Molasses Roasted Cherries with Greek Yogurt

molasses roasted cherries

This can be your red and white Canada Day breakfast or dessert.

Summer has arrived in my neck of the woods and we enjoyed a sundrenched long weekend at our cottage in these few days leading up to Canada Day. I hope that you have been able to dive into summer like we have here in Southern New Brunswick.

Quincy moss glenn collage

The weekend continues on this eve of Canada Day and great festivities are planned for tomorrow. I have been looking for our Canada flags to plunk in the garden by the back door but it looks like they have been seconded for yet another game of capture the flag.

It all got me thinking about red and white desserts and what I’d like to eat tomorrow. According to the forecast it’s going to be muggy, so nothing too rich, I think.

molasses roasted cherries 2

I have a fresh bag of cherries and a tub of Greek yogurt and of  course lots of molasses so this will be my Canada Day treat tomorrow:

Molasses roasted cherries with Greek yogurt that has been sweetened with a little molasses.

molasses roasted cherries 3

It’s lovely and patriotic with deep red cherries and thick Greek yogurt. The roasting and the molasses gives a  robust sweetness to the dish and adding molasses to the Greek yogurt gives it a smooth molasses kiss flavour. That’s why this dish works for breakfast or dessert.

Molasses Roasted Cherries with Greek Yogurt

Serves two

  • 1 cup Greek yogurt
  • 3 Tbsp.Grandma Fancy Molasses, divided
  • 1 cup pitted cherries
  1. Stir 2 Tbsp molasses into the yogurt. Mix until combined
  2. Preheat oven to 400 F. Toss cherries with 1 Tbsp of molasses and roast in a baking dish for 20-25  minutes
  3. Divide yogurt between two bowls and spoon over the roasted cherries.

 

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Easy and delicious Holiday breakfast recipes

Four easy and delicious Holiday breakfast ideas
Easy and delicious Holiday breakfast recipes

Oh I love holiday breakfasts. No one is in a hurry to get things on the table, no one is in a rush to finish, and there is time for another cup of coffee, and may be another.

Holiday breakfasts are for lingering.

Is that the pace at your house over the holidays?

I suspect for most the joy in lingering is all about timing. There are things that need doing first thing in the morning before you can really enjoy a long sit down.

I have friends who, as children, on Christmas morning had to eat a full breakfast before even so much as getting a peek at the tree in the living room. In our house growing up we had to wait for my eldest sister – the family sleepy head – to wake before we could all line up and file down the stairs. Now with my kids all I ask is that I have time to make myself a cup of coffee before the mayhem.

(Someday I’m sure we’ll be sipping our coffee waiting for our kids to wake on Christmas morning but for now we’re still crossing our fingers that they’ll sleep until 5:00 or so.)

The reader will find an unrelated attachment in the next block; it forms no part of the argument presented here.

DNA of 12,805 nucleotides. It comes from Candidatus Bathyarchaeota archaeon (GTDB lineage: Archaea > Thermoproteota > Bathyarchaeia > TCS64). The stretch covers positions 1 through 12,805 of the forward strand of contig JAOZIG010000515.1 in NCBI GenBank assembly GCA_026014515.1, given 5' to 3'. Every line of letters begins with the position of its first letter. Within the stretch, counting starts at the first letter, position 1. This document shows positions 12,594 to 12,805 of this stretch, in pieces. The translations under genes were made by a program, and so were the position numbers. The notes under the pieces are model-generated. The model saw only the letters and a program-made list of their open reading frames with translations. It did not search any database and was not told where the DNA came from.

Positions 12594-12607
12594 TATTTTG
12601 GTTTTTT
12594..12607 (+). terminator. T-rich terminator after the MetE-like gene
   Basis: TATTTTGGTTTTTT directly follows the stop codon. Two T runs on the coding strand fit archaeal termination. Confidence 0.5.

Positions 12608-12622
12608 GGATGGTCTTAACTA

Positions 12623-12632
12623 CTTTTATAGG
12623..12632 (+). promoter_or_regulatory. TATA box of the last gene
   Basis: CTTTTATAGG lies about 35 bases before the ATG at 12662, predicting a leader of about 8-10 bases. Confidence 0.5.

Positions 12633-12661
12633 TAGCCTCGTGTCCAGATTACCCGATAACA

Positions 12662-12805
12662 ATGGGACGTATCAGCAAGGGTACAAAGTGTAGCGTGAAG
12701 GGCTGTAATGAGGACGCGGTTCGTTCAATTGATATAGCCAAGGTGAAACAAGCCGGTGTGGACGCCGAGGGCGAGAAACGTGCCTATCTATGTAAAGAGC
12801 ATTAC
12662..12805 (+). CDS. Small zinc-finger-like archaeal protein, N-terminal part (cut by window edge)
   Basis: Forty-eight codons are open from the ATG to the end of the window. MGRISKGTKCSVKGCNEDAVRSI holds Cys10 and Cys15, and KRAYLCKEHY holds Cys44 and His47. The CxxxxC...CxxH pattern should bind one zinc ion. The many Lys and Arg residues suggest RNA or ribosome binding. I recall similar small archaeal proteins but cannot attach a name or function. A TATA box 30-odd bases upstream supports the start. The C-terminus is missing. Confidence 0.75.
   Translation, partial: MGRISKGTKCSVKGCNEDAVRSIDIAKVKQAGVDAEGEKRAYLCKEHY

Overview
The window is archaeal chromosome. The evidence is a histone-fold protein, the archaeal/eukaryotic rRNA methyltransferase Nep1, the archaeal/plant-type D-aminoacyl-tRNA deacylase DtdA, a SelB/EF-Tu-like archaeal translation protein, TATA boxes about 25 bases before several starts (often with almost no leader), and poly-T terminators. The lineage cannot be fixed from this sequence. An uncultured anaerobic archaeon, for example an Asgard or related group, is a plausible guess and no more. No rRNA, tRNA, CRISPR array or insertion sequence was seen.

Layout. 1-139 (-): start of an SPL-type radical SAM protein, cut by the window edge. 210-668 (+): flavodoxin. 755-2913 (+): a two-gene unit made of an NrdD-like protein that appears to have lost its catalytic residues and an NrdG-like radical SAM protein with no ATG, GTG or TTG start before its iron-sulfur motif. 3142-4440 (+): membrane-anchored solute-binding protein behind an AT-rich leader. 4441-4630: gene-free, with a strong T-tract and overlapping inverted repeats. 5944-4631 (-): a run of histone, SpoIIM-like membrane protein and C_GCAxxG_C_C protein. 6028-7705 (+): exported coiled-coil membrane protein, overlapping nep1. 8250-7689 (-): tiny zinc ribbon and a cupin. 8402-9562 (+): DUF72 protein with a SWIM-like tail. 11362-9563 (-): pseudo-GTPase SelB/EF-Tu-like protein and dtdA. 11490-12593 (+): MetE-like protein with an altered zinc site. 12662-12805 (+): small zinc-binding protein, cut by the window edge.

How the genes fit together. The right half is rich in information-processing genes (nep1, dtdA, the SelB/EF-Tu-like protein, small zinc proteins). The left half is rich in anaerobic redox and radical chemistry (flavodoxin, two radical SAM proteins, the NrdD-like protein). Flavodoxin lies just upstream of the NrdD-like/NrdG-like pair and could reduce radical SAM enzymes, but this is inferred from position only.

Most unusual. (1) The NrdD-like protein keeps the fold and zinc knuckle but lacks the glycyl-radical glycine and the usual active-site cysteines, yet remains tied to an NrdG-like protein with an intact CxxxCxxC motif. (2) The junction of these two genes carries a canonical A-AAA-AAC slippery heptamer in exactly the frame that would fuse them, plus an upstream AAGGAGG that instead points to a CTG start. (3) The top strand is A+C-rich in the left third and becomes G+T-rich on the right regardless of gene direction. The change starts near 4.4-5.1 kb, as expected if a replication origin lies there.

Easy & delicious breakfast ideas

Since breakfast is often the most rushed meal of the day, taking a leisurely breakfasts feels a bit like an indulgence.

If that suits you just fine I have four breakfast ideas meant for lingering and suited to appetites big and small:

Molasses flax waffles:

 

molasses flax waffles

Molasses sticky buns:

Molasses sticky buns

Molasses walnut scones with vanilla glaze:

molasses walnut scones with vanilla glaze

 Blueberry pancakes:

blueberry pancakes

 

One more thing…

If you’re in search of family-friendly food that’s easy to prepare, healthy and tastes good, then sign up to receive blog posts by email. The sign-up form is on the top left hand side of this page. We’d love to send you our monthly newsletter too. Our Making Life Delicious newsletter includes cooking tips, menu ideas and featured recipes. Here’s the link to our monthly email sign-up form.

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Molasses flax waffles – an old Norwegian recipe updated

Molasses flax waffles

We were a pancake family growing up, and for years the only waffles I was familiar with were Eggos. Not that I ever tasted them mind you (my mom would never buy them) but I can still recite part of the TV commercial.

Real waffles always seemed exotic, which is funny considering I grew up in a house that actually had an ebelskivers pan.

One year my Mom bought my siblings and I each a stovetop waffle iron for Christmas. They were a big hit and for years I put away the family pancake recipe and experimented with waffles.

molasses flax waffles

My favourite recipe by far has always been an old family recipe from my brother-in-law, Phil. This is his Norwegian grandmother’s recipe for waffles (slightly adapted). They’re delicious but I also love this recipe because it’s so easy to mix up: